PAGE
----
You should develop a list of the current requirements at each voltage in your system, and scale the power supplies accordingly. The glycol system may need 20A at 240VAC, but the bank of low-voltage relays may only need 8A at 24VDC. The motor-operated valves may need 3A at 12VDC. Whatever voltages and current the equipment needs should be reflected in the load analysis so that you know how to properly scale your power supply circuits and equipment.

I/O Analysis

A second spreadsheet needs to be developed that lists every input and output that your system needs. This analysis needs to list whether the I/O is digital (e.g. a switch) or analog (e.g. a Hall-effect flow meter sensor), what its operating voltage is, and what type of signal it uses. An RTD will use low voltage to provide a reading in ohms, and a DC pump may use a 24VDC PWM (pulse-width modulation) digital output. All of this information needs to be laid out in advance of final equipment selection.

Once the power and I/O requirements are known, the controller and power supplies can be finalized. Once the power supplies are specified, the overcurrent protection requirements can be specified. Contactor and relay selections can be made after the power supplies and overcurrent protection choices have been made.

A more complex with a series of steps that need to be programmed into the system in order to operate properly. Image courtesy of Geoff Parkins

After the power-handling equipment has been specified, the next step is to define the communications protocols for each sensor. Some will use UART-based serial communications, some will use the I2C bus, and some will use Wi-Fi or Bluetooth connectivity. More advanced and pro-level PLC systems may use the Modbus communications protocol. Note that some of these communications protocols can be sensitive to EMI and need to have the cable connections shielded and routed away from any wiring that carries AC power. Other protocols may have a maximum cable length, which can affect decisions about where to place the equipment.

Bill of Materials

Once you have refined the load analysis and I/O analysis, the final step is to develop a preliminary Bill of Materials (BOM) that includes every component that will be utilized in the system. You should build a final spreadsheet that lists each component, its part number, source, cost, voltage, amperage, and a link to the specification sheet that shows its electrical connection diagram.

The end of this phase of the project should leave you with a clear understanding of every component in the system, how it is going to be connected, the parts that are needed to connect the component ­— both mechanically and electrically, and how those components will connect to the microcontroller and to the processor you have selected.


Rubber, meet road. The implementation process begins with the development and careful review of an electrical schematic and connection diagram. All of the design ideas need to be put down on paper to define exactly what it is you need to do to have the system work. You cannot shortcut this process. Accurate schematics are critical for any kind of diagnostic effort later on. A professional electrician should be consulted to review your design. But there are some online resources available, including sample schematics and integration hardware available from BruControl.

Building the system will mean making lots of decisions, mostly involving mounting and placing equipment and sensors, running wires, building enclosures, and making connections. Don’t hurry this process. The temptation to do a big push to finish everything up across a long weekend will lead to mistakes borne from haste. They are avoidable if you take your time and cross-check your work as you go. It can be helpful to enlist a buddy to come in for a review of your work. But if you feel even some hesitation, there is no shame in bringing in a professional to lend a hand during the build.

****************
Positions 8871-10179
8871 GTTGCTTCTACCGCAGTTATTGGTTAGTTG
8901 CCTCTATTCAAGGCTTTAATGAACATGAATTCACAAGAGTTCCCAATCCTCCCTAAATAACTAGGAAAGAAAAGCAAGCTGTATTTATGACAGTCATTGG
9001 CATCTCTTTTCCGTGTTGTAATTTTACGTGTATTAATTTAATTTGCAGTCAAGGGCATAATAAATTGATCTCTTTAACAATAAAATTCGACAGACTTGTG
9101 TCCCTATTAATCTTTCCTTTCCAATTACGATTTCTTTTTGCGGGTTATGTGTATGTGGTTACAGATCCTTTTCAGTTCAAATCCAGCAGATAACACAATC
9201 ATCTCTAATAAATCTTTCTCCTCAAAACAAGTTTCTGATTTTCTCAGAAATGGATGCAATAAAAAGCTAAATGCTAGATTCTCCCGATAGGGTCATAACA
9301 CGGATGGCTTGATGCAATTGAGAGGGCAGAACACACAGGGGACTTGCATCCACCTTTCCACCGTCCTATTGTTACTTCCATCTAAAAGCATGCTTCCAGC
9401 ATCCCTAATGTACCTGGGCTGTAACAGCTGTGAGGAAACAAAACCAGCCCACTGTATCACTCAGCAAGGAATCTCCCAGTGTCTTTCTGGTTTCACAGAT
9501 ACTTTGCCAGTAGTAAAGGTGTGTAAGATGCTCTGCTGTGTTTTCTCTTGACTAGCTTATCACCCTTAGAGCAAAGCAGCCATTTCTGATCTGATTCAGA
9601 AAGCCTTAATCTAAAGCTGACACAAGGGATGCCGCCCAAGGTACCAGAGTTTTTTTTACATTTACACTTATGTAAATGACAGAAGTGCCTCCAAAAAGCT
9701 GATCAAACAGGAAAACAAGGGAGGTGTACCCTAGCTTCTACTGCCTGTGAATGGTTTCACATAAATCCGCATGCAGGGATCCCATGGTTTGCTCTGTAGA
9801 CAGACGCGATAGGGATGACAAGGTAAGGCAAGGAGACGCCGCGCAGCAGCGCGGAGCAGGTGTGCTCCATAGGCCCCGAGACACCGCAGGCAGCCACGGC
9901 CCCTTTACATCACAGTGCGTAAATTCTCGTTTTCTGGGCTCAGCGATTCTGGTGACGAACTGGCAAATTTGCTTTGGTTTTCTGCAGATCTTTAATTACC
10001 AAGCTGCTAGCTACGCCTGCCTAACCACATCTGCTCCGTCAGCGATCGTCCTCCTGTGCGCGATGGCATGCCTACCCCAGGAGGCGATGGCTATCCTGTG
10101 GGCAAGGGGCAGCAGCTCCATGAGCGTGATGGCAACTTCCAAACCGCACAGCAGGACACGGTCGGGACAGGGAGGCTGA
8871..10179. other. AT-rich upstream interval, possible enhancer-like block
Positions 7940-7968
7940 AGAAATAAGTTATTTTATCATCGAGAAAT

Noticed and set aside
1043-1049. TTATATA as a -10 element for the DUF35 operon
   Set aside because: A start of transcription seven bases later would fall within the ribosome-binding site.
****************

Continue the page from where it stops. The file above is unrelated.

The importance of testing cannot be overstated. It needs to be done methodically and carefully, with the primary focus on protecting the equipment you just bought from a catastrophic meltdown. I promise that you don’t want to live with the empty wallet and burned equipment smell when you inadvertently apply 24VDC to a digital input on a microcontroller rated to run on 3.3VDC. Your best tool will be a written test checklist that describes each test, and the expected result.

In general, begin testing with a meter set to test continuity. Where there are connections that you expect to see line voltage on an AC circuit, check for continuity to ground. If there is continuity, you might have an issue when you plug it in. Next, check all of the low-voltage DC circuitry. Look for correct continuity for both positive and negative circuits.

When you connect AC power for the first time, open all of the circuit breakers and pull all of the fuses. Close breakers and insert fuses one at a time and look for the correct voltages at each test point.

Once all of the basic electrical testing is completed, it’s OK to begin the mechanical testing. Make sure the valves open and close. Make sure the pumps turn on and off, and that they are pumping fluid in the expected direction. Check the functionality of each switch.

The last round of testing should involve batch-sized amounts of water or a simulated glycol reservoir. Make sure that your liquid connections do not leak, and that you don’t accidentally pump glycol into a fermenter.

Also, the testing protocol needs to include a thorough exercise of the control interface of the automation system you have chosen. Any scripts that have been developed also need to be tested and debugged with water testing.
Once the final liquid tests are done (and ALL glitches have been resolved), your system is ready to go live!

Issue: December 2021